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Read through the most famous quotes by topic #critic

When art critics get together they talk about Form and Structure and Meaning. When artists get together they talk about where you can buy cheap turpentine.

Pablo Picasso

#criticism #art

Everywhere I go I'm asked if I think the university stifles writers. My opinion is that they don't stifle enough of them. There's many a best-seller that could have been prevented by a good teacher.

Flannery O'Connor

#humor #writing #humor

In theory it was, around now, Literature. Susan hated Literature. She'd much prefer to read a good book.

Terry Pratchett

#literary-criticism #humor

She runs the gamut of emotions from A to B.

Dorothy Parker

#classic-insult #drama-critic #humor #katharine-hepburn #humor

Hell, I suppose if you stick around long enough they have to say something nice about you.

Ava Gardner

#critics #humor #humor

Generally I don't care about what people say. I have to be clear with myself. When everything goes well, people celebrate you, when you make mistakes people criticize you.

Sebastian Vettel

#care #celebrate #clear #criticize #everything

Don't criticize me while I criticize other people.

Stephen Proskauer

#humor #humor

The critic has to educate the public; the artist has to educate the critic.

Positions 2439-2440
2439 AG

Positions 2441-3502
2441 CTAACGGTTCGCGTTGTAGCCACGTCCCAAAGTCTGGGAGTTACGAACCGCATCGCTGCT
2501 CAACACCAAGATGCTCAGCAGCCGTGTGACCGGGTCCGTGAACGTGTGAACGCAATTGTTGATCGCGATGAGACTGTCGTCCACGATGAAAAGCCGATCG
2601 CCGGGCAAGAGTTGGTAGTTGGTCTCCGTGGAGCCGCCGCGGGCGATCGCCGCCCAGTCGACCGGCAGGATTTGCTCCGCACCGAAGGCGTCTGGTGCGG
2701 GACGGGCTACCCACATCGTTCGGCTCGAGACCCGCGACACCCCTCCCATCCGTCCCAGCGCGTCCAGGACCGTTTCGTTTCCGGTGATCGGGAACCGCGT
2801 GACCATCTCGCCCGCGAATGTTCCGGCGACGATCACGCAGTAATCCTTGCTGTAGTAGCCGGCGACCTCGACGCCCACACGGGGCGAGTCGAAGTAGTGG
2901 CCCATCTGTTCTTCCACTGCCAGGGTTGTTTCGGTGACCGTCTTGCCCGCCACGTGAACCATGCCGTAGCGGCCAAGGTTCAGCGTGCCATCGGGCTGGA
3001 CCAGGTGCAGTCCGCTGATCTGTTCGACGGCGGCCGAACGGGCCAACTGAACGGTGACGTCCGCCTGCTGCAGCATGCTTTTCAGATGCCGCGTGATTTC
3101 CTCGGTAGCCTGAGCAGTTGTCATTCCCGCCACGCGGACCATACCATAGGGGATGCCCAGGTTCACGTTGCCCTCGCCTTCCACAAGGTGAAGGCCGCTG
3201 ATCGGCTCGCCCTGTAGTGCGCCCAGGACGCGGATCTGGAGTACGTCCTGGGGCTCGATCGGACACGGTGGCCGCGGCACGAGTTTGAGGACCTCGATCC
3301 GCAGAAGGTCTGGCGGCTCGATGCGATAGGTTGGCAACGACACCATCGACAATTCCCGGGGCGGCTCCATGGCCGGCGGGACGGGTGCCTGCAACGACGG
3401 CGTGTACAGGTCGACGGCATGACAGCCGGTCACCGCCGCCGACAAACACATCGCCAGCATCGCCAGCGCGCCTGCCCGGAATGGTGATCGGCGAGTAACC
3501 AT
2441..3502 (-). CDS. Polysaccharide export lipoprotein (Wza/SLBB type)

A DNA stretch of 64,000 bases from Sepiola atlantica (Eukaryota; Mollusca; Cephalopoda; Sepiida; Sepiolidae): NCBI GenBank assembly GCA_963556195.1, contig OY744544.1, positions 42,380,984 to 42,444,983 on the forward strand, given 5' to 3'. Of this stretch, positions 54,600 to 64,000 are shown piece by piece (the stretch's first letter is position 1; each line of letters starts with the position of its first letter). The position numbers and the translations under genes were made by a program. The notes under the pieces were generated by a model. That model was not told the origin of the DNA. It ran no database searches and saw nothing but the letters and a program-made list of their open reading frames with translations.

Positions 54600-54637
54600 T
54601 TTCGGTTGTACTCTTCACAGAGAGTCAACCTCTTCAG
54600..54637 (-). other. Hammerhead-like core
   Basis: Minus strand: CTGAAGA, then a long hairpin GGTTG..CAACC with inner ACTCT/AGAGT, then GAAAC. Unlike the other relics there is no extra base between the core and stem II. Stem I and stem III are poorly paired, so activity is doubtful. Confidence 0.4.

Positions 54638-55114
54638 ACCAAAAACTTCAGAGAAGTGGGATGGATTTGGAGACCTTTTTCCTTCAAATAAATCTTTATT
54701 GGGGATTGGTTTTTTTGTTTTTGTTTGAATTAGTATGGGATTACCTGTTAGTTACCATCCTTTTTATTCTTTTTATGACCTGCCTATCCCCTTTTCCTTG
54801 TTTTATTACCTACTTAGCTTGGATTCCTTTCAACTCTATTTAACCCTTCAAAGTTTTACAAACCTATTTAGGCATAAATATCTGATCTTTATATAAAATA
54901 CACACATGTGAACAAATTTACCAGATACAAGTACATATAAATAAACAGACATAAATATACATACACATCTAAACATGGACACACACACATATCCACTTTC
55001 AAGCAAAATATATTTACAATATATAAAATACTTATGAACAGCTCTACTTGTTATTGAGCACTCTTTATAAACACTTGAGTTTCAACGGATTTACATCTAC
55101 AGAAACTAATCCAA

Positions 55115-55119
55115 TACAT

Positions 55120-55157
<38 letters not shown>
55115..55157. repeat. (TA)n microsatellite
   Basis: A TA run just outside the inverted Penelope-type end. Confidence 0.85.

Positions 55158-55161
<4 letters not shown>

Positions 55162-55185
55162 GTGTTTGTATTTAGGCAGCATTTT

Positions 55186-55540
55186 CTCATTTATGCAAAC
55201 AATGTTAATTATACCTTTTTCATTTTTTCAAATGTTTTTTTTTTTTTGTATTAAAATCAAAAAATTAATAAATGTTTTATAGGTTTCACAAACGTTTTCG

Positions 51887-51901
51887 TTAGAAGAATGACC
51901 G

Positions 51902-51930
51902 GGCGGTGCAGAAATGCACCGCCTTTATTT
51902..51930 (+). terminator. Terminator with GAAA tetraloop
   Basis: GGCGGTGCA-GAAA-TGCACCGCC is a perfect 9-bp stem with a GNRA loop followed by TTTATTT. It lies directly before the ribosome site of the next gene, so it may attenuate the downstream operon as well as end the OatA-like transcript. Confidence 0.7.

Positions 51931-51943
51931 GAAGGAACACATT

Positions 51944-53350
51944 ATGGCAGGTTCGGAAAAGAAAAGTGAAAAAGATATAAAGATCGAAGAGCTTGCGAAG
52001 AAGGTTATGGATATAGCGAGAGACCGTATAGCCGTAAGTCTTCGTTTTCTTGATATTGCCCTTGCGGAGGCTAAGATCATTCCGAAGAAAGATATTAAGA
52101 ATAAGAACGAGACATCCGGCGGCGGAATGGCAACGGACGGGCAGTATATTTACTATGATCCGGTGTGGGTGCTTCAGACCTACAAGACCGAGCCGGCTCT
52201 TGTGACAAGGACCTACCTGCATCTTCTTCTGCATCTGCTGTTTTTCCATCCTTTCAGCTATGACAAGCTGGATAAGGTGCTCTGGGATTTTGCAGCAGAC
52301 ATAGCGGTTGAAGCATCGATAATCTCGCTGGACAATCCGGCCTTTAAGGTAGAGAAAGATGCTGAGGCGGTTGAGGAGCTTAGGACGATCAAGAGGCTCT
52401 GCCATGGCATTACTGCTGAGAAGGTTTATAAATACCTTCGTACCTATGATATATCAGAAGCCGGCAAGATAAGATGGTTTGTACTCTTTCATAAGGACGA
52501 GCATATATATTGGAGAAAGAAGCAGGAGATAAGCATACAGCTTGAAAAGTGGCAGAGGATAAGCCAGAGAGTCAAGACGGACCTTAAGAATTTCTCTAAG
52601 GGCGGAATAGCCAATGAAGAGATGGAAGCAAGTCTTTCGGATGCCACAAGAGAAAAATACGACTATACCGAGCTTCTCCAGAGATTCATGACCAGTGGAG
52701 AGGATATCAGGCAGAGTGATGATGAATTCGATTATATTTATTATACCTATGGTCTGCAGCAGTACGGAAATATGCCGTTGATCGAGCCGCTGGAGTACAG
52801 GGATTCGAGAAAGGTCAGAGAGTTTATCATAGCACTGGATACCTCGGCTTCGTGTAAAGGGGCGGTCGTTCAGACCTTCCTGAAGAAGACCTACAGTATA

Oscar Wilde

#critic #educate #public

Authors are far closer to the truths enfolded in mystery than ordinary people, because of that very audacity of imagination which irritates their plodding critics. As only those who dare to make mistakes succeed greatly, only those who shake free the wings of their imagination brush, once in a way, the secrets of the great pale world. If such writers go wrong, it is not for the mere brains to tell them so

Gertrude Atherton

#critics #imagination #writers #imagination

Whether he chooses a 'scholarly' or a 'popular' edition the modern reader is likely to have his judgement influenced in advance. Almost invariably he will be offered an assisted passage. Footnotes, Forewords, Afterwords serve notice that a given text is intellectually taxing—that he is likely to need help. Such apparatus is likely to be a positive disincentive to casual reading. But a cheaper edition may offer interference of another kind. Reminders, in words or pictures, of Julie Christie's Bathsheba Everdene or Michael York's Pip can perhaps create a beguiling sense of accessibility. But they may also pre-empt the imaginative responses of the reader.

Ian Gregor


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